I have four XP computers at home. One is a desktop that my wife uses and I'll run it into the ground, from a software perspective. With more memory, it's got enough power to run a newer OS. If need by I'll installa new hard drive with a new OS and keepthe old one as an external. The drive has almost not data. It's all external.
There are teststations out there that still run Win2k and even Win98. And probably a few running DOS.
I've still got 5 or 6 XP computers at home as well. All currently in applications with no need to connect to the internet. Actually one is currently unplugged waiting for me to get around to taking it somewhere to get recycled...
One of the XP computers I have is a dedicated lab computer. It seems that Windows 7 doesn't really like parallel ports so I'm still running XP on that computer so I can run my prom programmer with the parallel port interface (and DOS software). Not that I use th eprom programmer much any more but I'd have an immediate use for it if i couldn't run it any more.
A month or so ago I finally got rid of the really old computers that couldn't even run XP...
I've found that Windows is reasonably reliable if you never, ever connect the PC to the Internet. I've a Windows 2000 machine on which I develop code that I want to be able to run on (pretty much) any Windows machine, and a Windows 7 machine I'll use if someone pays me to do it.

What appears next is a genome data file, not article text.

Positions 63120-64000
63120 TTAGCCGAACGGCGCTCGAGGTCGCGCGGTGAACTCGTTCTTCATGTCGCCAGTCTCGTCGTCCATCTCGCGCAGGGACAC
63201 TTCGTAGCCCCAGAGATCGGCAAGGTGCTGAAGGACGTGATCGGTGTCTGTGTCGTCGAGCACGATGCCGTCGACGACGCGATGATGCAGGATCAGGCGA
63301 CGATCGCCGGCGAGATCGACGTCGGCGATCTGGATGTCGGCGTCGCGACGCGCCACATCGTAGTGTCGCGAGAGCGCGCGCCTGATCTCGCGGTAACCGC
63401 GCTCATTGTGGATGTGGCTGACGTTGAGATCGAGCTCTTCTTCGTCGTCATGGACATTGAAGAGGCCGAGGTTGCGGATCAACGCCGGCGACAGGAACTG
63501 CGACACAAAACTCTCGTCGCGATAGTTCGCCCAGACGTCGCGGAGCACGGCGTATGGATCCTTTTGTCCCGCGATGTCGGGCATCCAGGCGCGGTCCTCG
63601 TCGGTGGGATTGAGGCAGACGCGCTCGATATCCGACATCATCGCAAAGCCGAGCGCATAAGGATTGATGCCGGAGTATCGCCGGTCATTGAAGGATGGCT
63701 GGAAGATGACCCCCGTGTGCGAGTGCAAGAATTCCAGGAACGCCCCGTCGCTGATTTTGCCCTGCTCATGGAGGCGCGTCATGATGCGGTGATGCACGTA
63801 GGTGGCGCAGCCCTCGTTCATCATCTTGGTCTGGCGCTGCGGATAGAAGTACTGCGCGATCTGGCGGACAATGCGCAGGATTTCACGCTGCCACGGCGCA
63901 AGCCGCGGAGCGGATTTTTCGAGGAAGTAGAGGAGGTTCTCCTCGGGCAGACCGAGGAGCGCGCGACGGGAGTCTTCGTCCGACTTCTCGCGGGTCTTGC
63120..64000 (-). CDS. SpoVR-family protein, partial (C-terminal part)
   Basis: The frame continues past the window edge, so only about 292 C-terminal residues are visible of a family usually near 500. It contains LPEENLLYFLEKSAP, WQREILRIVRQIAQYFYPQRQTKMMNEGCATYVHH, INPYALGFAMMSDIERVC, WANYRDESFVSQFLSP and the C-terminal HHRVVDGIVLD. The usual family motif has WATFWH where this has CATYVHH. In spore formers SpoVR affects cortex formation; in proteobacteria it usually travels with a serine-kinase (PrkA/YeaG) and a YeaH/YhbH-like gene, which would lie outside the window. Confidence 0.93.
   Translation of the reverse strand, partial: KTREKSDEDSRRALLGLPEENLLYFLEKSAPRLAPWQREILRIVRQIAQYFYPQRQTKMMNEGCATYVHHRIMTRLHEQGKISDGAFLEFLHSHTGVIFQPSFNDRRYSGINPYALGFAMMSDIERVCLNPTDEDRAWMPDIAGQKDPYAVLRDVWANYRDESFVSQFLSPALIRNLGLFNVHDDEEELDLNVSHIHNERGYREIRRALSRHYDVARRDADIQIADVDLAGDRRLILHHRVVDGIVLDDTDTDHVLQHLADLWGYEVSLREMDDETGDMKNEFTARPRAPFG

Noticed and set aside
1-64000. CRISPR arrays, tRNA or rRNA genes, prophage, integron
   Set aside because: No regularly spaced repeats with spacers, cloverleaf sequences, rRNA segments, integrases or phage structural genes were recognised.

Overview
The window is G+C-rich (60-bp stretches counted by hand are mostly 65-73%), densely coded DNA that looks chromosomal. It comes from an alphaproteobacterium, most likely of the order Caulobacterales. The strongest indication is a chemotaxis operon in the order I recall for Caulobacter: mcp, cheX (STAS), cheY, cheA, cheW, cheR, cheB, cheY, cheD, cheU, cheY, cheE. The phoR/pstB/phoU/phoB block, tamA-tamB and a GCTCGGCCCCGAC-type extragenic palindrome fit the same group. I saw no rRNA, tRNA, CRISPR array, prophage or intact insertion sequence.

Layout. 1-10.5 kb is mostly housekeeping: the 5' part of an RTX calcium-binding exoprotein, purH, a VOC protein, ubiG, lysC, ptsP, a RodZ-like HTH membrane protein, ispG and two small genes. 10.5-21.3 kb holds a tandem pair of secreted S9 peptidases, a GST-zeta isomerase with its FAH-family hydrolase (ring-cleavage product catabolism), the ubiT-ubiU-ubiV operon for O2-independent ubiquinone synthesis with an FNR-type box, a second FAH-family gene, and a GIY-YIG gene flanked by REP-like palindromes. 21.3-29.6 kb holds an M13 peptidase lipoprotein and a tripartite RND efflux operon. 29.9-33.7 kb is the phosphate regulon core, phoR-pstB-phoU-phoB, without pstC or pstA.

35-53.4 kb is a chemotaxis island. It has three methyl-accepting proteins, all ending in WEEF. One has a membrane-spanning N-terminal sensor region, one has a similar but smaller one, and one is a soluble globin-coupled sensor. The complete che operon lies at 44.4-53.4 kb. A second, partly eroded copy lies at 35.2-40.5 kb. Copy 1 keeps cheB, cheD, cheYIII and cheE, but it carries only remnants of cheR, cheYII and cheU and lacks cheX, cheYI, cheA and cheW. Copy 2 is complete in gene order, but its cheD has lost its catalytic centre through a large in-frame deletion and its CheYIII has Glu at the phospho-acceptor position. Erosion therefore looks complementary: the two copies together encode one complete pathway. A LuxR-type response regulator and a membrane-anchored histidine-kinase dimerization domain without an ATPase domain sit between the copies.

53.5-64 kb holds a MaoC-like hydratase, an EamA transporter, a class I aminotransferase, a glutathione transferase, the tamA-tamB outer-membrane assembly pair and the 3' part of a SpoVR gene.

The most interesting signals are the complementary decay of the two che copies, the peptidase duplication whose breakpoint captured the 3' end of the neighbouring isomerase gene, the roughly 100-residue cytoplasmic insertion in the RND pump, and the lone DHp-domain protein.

Otherwise, it's all GNU/Linux.
"Why Windows 2000?", I hear you cry. Well, because I rather like Windows 2000 and dislike, hate, abhor, or loathe the others depending on the version :-) I rather liked Macintosh OS before it went to 7 and wasn't fun any more.
While it may be expensive to upgrade, the downtime that may occur due to viral intrusions or component failures is far more expensive. As indicated in our article, we recommend migrating to Windows 7, because it is the most straight forward migration path for Windows XP applications. You should also buy a new computer or PXI system that will provide a migration path to newer/faster hardware buses such as USB 3.0, PCIexpress, PXIexpress, etc. Even if you don't need the performance, consider that most new hardware is being designed for these newer buses. Upgrading the hardware helps improve maintenance.
What are the engineering and design challenges in creating successful IoT devices? These devices are usually small, resource-constrained electronics designed to sense, collect, send, and/or interpret data. Some of the devices need to be smart enough to act upon data in real time, 24/7. Are the design challenges the same as with embedded systems, but with a little developer- and IT-skills added in? What do engineers need to know? Rick Merritt talks with two experts about the tools and best options for designing IoT devices in 2016. Specifically the guests will discuss sensors, security, and lessons from IoT deployments.